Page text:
Target: Vice magazine editor-in-chief Rocco Castoro
Goal: Denounce magazine’s tasteless fashion spread featuring recreations of famous female writers’ suicides
Vice magazine’s 2013 Fiction Issue commendably featured the work of women writers and artists exclusively. However, these efforts to give voice and exposure to talented women were undercut by the magazine’s fashion spread. All of the photographs in the series recreated the deaths of famous female writers who committed suicide.
Vice is known for pushing the envelope, but this fashion spread is offensive and crudely romanticizes the tragic deaths of famous female writers instead of honoring them for the work they did. The photos make light of suicide, mental illness, and violence. Captions include information about what the respective models are wearing, but no specific information about the writers and their contributions to literature. Vice uses suicide as a fashion statement and a crude means for advertising clothing brands.
The photos have been removed from Vice’s website, but still exist all over the Internet and in the publication’s print edition. Vice also removed the multitude of comments written in response to the photos that mostly criticized the editorial and questioned its tastefulness, effectively silencing an important debate surrounding the photos and their implications.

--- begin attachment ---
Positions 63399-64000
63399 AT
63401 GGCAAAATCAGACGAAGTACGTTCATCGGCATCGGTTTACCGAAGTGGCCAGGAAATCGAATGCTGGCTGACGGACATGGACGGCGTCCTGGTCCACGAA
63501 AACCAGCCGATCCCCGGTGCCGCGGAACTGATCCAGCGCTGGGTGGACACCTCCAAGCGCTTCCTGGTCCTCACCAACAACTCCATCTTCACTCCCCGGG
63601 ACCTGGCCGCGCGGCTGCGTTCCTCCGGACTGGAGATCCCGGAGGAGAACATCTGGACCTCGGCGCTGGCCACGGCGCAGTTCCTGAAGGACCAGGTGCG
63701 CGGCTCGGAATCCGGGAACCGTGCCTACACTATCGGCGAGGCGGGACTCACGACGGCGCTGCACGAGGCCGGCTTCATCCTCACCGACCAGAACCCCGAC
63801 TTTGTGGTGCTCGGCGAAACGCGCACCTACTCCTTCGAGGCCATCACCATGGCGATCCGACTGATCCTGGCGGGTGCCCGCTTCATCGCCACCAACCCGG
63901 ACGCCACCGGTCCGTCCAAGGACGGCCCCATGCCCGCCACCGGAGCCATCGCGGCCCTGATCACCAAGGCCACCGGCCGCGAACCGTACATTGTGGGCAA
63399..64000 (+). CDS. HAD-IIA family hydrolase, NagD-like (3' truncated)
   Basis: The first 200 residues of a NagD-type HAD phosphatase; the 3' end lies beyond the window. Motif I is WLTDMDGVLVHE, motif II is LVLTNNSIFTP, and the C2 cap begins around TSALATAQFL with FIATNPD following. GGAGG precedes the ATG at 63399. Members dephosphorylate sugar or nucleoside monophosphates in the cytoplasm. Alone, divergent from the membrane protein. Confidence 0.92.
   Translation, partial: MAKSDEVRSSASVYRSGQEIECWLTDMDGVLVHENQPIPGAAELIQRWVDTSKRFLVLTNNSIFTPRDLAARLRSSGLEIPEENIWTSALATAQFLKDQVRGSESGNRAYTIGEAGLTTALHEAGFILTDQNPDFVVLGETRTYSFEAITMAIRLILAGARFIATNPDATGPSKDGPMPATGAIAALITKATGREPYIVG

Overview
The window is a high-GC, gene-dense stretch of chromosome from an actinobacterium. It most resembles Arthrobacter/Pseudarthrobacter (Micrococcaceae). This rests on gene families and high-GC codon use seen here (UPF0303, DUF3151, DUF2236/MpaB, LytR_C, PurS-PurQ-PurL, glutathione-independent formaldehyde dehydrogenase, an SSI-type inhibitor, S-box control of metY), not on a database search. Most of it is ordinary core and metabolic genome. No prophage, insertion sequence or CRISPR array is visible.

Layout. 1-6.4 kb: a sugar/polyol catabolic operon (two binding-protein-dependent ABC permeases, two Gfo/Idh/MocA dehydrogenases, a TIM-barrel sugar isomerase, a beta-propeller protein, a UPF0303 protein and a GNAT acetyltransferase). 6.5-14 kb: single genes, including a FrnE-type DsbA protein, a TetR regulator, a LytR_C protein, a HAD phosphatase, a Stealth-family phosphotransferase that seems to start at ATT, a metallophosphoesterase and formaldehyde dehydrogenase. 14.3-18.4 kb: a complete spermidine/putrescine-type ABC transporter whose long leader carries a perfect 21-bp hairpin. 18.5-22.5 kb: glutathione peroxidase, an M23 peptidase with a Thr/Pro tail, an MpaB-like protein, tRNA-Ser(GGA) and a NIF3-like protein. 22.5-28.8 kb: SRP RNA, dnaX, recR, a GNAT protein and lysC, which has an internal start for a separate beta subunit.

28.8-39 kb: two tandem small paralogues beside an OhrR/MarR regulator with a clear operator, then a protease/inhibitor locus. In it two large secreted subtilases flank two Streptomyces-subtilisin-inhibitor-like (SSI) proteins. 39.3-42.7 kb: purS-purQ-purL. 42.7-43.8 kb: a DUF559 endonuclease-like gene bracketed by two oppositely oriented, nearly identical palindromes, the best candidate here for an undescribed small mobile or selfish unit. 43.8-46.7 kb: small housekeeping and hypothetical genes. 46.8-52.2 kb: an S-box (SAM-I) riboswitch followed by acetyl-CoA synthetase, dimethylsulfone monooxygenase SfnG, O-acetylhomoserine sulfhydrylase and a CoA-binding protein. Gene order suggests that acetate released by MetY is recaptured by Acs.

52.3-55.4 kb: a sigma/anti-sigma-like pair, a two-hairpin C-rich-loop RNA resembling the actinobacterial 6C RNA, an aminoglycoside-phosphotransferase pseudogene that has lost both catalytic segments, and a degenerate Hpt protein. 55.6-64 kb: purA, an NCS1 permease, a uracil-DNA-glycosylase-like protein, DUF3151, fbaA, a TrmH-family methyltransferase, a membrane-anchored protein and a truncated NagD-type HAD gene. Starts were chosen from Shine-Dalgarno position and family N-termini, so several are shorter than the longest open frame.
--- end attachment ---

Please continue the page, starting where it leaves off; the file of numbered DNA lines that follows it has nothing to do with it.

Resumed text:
Further, the official apology issued by Vice misses the point. The magazine staff defends their actions by saying the spread was “approached with an art-editorial point-of-view rather than a typical fashion photo-editorial one.” The magazine essentially claims that the fashion spread was just art and the apology takes no true responsibility for any harm or offense the photos may have caused.
There was nothing “artful” about this suicide-centric fashion spread. These women were real women with real lives whose tragic deaths should not be exploited as a motif for a photo shoot. Tell Vice to take responsibility for its actions without hiding behind assertions of artistic license.
Dear Rocco Castoro,
The fashion spread in Vice’s 2013 Fiction Issue offends and unsettles with its recreations of famous female writers’ tragic suicides. The photos make light of these women’s lives by romanticizing and exploiting their deaths.
The apology issued on the magazine’s website is condescending and misses the point, asserting artistic license instead of taking true responsibility or inviting an earnest conversation on the photo shoot and why we live in a society where there are people who thought the spread was acceptable. Taking down the photos from the website did not solve the problem. In fact, by getting rid of the comments that emerged criticizing the photos, you have stopped a very important debate that warrants attention.
The women featured in the fashion spread should be remembered for the work they did and their many contributions to art and literature. Using their deaths to sell fashion is unacceptable and sends a negative message to current female writers.
[Your Name Here]
Photo Credit: WikiMedia Commons